But it seems some of Mr. Prince’s photographs are nothing more than enlargements of existing photos. Mr. Prince has done little more than make the decision that the image matches his artistic sensibility. He then calls his enlargement of the existing photo his work and sells that work for increasingly high dollar values. In fact, one of his Marlboro Man pictures set an auction record for a photograph selling for 1.2 million.

The NY Times article centers around Jim Krantz, a successful commercial photographer who took several of the Marlboro Man ad photos “appropriated” by Mr. Prince. One Prince photograph, which sold at Christie’s for $332,300, is an exact duplicate of Mr. Krantz’s original except that it has been blown up to a huge size. Mr. Krantz says, “there’s not a pixel, there’s not a grain that’s different.”

Jim Krantz was paid by the Philip Morris Company for the original photos but has received nothing from Richard Prince. To date, Krantz has asked for no monetary compensation. He is asking for some type of acknowledgment or credit as the original photographer. After all, it’s not just the photo itself, it’s the composition – the conception, the pose, the exact moment to capture – these things were decided by Krantz and re-used by Richard Prince.

The matter provides a stunning look at the challenges facing interpretations of the Fair Use statute within US copyright law. The NY Times article says…

Mr. Krantz, who has shot ads for the United States Marine Corps and a long list of Fortune 500 companies including McDonald’s, Boeing and Federal Express, said he had no intention of seeking money from or suing Mr. Prince, whose borrowings seem to be protected by fair use exceptions to copyright law.

My interest concerns whether Mr. Prince’s use of other people’s photographs truly qualifies as fair use. Here is the law….
—————
In determining whether the use made of a work in any particular case is a fair use the factors to be considered shall include:
(1) the purpose and character of the use, including whether such use is of a commercial nature or is for nonprofit educational purposes;
(2) the nature of the copyrighted work;
(3) the amount and substantiality of the portion used in relation to the copyrighted work as a whole; and
(4) the effect of the use upon the potential market for or value of the copyrighted work.
The fact that a work is unpublished shall not itself bar a finding of fair use if such finding is made upon consideration of all the above factors.
—————

(1) clearly, Richard Prince’s art is of a commercial nature.
(2) a photograph is a copyrightable work.
(3) in some cases, it appears that Prince has used 100% of the copyrighted work.
(4) this is the main issue – the effect upon the potential market for or value of the copyrighted work – when an ad campaign is over, do the elements of the campaign, the photo, the copy, do they have any further value? Has the use by Prince harmed the further value of the photograph? This would be the crux of any fair use challenge.

Mr. Krantz said it best, “If I italicized ‘Moby Dick’, then would it be my book? I don’t know. But I don’t think so.”

Though Jim Krantz owns the copyright to most of his photographs, he no longer owns the copyright to the Marlboro Man photos. The Philip Morris Company, the maker of Marlboro cigarettes, owns the copyright. Any fair use challenge to Richard Prince’s art would have to initiate from Philip Morris.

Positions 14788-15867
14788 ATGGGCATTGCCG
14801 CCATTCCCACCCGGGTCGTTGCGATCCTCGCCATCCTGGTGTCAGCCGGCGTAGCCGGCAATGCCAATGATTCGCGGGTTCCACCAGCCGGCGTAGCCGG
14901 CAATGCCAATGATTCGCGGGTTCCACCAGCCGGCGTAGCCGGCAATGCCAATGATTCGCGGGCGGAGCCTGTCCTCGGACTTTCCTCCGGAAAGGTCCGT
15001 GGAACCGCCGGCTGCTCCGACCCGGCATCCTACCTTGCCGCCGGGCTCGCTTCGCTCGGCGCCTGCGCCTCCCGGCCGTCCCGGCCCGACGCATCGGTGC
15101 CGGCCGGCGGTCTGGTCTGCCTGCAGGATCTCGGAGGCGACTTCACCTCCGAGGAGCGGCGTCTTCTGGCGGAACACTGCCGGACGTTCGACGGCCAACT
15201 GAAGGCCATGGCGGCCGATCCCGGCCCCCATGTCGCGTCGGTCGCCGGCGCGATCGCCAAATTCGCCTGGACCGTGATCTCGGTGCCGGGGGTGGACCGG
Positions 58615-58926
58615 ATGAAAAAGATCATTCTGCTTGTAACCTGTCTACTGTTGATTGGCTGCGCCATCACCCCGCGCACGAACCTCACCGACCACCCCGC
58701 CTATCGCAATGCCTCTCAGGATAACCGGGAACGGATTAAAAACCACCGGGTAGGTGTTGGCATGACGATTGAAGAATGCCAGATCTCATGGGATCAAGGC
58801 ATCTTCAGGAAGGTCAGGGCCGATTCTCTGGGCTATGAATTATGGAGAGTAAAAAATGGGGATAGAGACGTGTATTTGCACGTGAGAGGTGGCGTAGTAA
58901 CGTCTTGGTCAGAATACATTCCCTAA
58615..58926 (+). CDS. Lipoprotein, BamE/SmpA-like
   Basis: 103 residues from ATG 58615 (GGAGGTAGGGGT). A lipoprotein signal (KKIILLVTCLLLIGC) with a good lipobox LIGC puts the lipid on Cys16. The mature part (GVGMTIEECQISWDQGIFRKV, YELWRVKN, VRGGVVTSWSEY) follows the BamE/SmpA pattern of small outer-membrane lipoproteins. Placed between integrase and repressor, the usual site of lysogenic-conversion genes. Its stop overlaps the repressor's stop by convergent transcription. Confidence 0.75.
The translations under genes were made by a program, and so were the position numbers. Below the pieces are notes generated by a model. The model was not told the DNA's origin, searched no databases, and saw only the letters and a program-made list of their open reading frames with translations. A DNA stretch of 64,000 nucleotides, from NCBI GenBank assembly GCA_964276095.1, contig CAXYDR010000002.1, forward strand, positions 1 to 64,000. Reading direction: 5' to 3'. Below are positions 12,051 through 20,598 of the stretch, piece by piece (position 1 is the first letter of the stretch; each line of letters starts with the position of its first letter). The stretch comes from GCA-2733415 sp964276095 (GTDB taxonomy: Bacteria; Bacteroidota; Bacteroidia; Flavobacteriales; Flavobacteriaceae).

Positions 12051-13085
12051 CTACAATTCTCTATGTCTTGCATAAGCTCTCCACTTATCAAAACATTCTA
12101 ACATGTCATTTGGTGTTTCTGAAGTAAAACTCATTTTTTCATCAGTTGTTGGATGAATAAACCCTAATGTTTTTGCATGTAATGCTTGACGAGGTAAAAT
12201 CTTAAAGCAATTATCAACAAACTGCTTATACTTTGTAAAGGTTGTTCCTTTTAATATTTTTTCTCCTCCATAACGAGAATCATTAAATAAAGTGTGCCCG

——————————
UPDATE: A year later, in December 2008, Richard Prince would lose a copyright infringement suit when the judge ruled his use of photographs by Patrick Cariou was not Fair Use as outlined by copyright law.
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UPDATE: Just want to reference this very good article which was published in the Wall Street Journal, March 25, 2011, entitled When Appropriation Masquerades as Reconceptualized Art. The writer, Eric Felten, reports on the Patrick Cariou vs Richard Prince/Gagosian Gallery copyright infringement case which involved Prince’s use of photographs from the book “Yes, Rasta,” by French photographer Patrick Cariou. Cariou spent six years taking pictures of Rastafarians in Jamaica. Prince lost the case.
——————————

Copyright law for Photographers

While reading Geetesh Bajaj’s Powerpoint blog on his excellent Indezine website, I came across a Powerpoint presentation that I think would be useful to all media producers who struggle with copyright and licensing issues.

The powerpoint presentation deals exclusively with copyright infringement as it pertains to photography and is the work of PACA (the Picture Archive Council of America ). It lays out the basic copyright law but it is the case studies that are included that really make this document worth your time. You get to see actual infringement cases, what the infringement charges were, and you can see side-by-side, the actual photograph and the infringement photograph. Other points…there is no fixed % an image can be changed to avoid infringement. That is a common myth that circulates within design studios.

The presentation deals with Fair Use, the DMCA (Digital Millenium Copyright Act), ISP Safe Harbor and the public domain. All in all, it’s a really good document to know about if you are ever unsure about your usage of a photo or any other work which you want to use but don’t own the rights to.

A good take-away from this presentation that I would emphasize is that often permission and licensing is easily obtainable directly from the source. In other words, instead of going into competition against a photographer, by recreating a photo (the composition), it is cheaper in the long run to contact the creator and obtain permission to create a derivitive work.

The PACA presentation can be downloaded here

So is it stock music or royalty free music?

The three most popular phrases used to describe the offerings of music production libraries like UniqueTracks are:

  • royalty free music
  • stock music
  • buy-out music